John's Journal...

Better Tactics and Equipment Mean More Squirrels

Day 5: Two More Successful Tactics for Taking Squirrels

Editor’s Note: Know how to change your luck. Squirrel season is starting or already has begun across the U.S. When you put more thought into and use better tactics and equipment to hunt squirrels, you’ll end-up with more bushytails to take home.

Double Barking:

Click for Larger ViewMany squirrel hunters know that you can use a bellows-type squirrel call to make the sound of a barking squirrel. Oftentimes squirrels will answer your bark. Then you can determine their location, go to that area, spot them in a tree and take them. However, a few years ago, a friend and I decided that if using a squirrel barker would make squirrels in one area bark, using two squirrel barkers would make twice as many squirrels bark. Also, we determined that if we moved through the woods while using the squirrel barker, we should be able to get twice as many squirrels to bark and fill our limit more quickly. So, my hunting partner got about 70-yards away from me and off to the side. He’d pat the top of the squirrel barker and bark and chatter like a squirrel. Then I’d answer him with my squirrel barker. We found that when we used this two-barker system, both hunters could locate more squirrels, more quickly. Squirrels naturally bark to each other. So, once a squirrel started barking, whichever hunter was closest to that squirrel would move-in and take the shot. Many times we’d both be stalking squirrels at the same time. If we failed to get the squirrels in the trees to bark back to us, we’d quietly slip about 25- to 50-yards away and begin to bark back and forth to each other. Using this method, we could cover more ground, more quickly and quietly than we could alone, and we could get twice as many squirrels to bark to us than we could when we hunted alone.

The Magic of the Mr. Squirrel Whistle:

Click for Larger View“Mr. Phillips, if I sent you a Mr. Squirrel Whistle, would you try it and let me know what you think?” asked Shannon Talkington, inventor of the Mr. Squirrel Whistle. I said, “Yes, I would.” Talkington had promised that if I used the young squirrel-in-distress caller, I’d be able to spot and take more squirrels. So, I took the Mr. Squirrel Whistle, made today by Haydel Game Calls, on two-different hunts and blew it in areas where I knew squirrels were concentrated. But nothing happened. A few-weeks later, Talkington called again. He asked, “Did you get the Mr. Squirrel Whistle that I sent?” I replied, “Yes, I did.” “Well, what did you think of it?” Talkington asked with excitement in his voice. I told him, “It didn’t work.” Then Talkington asked the most-important question. “Did you read the instructions on the back of the package?” I paused and finally said, “No, I didn’t.” “Mr. Phillips, if I come to where you live, go-out squirrel hunting with you and prove that the Mr. Squirrel Whistle will help you take more squirrels, would you believe in it and write about it?” I said, “Absolutely.”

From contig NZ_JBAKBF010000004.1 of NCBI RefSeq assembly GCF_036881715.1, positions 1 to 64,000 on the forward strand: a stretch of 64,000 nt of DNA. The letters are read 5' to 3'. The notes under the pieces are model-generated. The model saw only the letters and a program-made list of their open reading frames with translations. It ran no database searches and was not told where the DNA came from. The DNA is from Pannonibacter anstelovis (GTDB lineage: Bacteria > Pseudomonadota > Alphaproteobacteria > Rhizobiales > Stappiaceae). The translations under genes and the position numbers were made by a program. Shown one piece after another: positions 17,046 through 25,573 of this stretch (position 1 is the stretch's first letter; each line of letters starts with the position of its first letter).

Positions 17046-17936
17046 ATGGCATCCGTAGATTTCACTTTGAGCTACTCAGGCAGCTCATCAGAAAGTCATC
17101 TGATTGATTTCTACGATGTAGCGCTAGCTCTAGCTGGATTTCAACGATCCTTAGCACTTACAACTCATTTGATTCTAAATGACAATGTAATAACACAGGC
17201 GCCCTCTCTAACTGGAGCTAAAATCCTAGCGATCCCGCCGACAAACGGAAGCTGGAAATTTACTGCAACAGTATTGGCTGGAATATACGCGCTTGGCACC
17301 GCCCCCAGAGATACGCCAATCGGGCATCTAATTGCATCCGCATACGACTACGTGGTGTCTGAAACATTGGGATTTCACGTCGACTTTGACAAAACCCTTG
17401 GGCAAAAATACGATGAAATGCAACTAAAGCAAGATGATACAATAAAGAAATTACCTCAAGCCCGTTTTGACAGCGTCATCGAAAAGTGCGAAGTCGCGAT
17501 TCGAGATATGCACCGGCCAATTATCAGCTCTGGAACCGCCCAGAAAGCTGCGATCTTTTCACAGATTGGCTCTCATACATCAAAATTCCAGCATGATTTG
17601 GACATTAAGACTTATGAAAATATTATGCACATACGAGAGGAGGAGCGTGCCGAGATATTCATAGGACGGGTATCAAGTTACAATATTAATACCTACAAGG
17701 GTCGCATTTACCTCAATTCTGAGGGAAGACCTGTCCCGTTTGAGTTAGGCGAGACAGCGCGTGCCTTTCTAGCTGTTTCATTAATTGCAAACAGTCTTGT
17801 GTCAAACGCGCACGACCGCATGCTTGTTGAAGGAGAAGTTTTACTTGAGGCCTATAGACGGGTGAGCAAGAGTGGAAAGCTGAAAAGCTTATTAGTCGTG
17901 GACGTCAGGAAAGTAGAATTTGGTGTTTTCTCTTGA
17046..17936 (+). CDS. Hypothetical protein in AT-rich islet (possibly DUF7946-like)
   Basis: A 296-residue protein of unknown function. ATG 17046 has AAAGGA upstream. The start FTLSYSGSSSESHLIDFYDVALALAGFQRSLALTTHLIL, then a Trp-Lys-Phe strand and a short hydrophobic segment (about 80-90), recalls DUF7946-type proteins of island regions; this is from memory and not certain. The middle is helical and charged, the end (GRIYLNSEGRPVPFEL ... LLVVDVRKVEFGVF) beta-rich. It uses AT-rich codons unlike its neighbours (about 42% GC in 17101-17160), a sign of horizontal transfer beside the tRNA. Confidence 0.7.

Click for Larger ViewSo, the hunt was set-up, and Talkington hunted with me and my son John. As we walked into the woods to begin our hunt, Talkington broke a leafy limb off a sweetgum tree. “What are you going to do with that limb?” I asked. Talkington smiled, and said, “Now I know that you didn’t read the instructions, because then you’d know that a leafy limb is critical to making squirrels talk after you blow the Mr. Squirrel Whistle. The sound we’re trying to imitate is the sound that a young squirrel makes when a hawk or an owl swoops-down and catches it on the ground. When the hawk or the owl grabs a squirrel in its talons, it squeezes the squirrel to kill it. At the same time, the young squirrel’s rolling and flopping trying to escape. The only way the hawk or the owl can maintain its balance on top of the squirrel until the squirrel finally gives-up is to beat his wings against the ground. Therefore, when you use a leafy limb and beat it against the leaves on the forest floor, you’re making the sound that one of these predators makes when it catches a young squirrel. At the same time that you’re whipping the ground with that leafy limb, blow the squirrel call, which is a high-pitched, breathy-type scream that sounds like a young squirrel in distress. Click for Larger ViewStart with a high, fast-pitched scream, and then decrease the volume of the sound as you slow-down beating the ground with the limb. This paints a picture in other squirrels’ minds of a predator catching a young squirrel and causes the squirrels in the trees to come-out of their hiding places and begin to bark. This often will cause squirrels to come to you.”

When Talkington worked his magic, I was amazed at how effective that little squirrel whistle was. Not only did we limit-out on gray squirrels, but we even lured-in red fox squirrels with this call. We heard a deep, gravelly-type barking, and when we reached the location from which this barking was coming, we saw a red fox squirrel about 10-feet off the ground. We started walking past gray squirrels to find the barking fox squirrels. I found the Mr. Squirrel Whistle and many other brands of squirrel-in-distress-type calls to be the most-deadly calls for finding and taking squirrels.

Check back each day this week for more about "Better Tactics and Equipment Mean More Squirrels "

Day 1: Opening Morning of Squirrel Season and Where to Hunt
Day 2: Three Tactics for Taking More Squirrels – Slipping Roads, Paddling and Laying Out a Spoke Pattern
Day 3: Barking for Squirrels
Day 4: Important Extras to Improve Your Odds of Success for Taking Squirrels
Day 5: Two More Successful Tactics for Taking Squirrels

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Entry 634, Day 5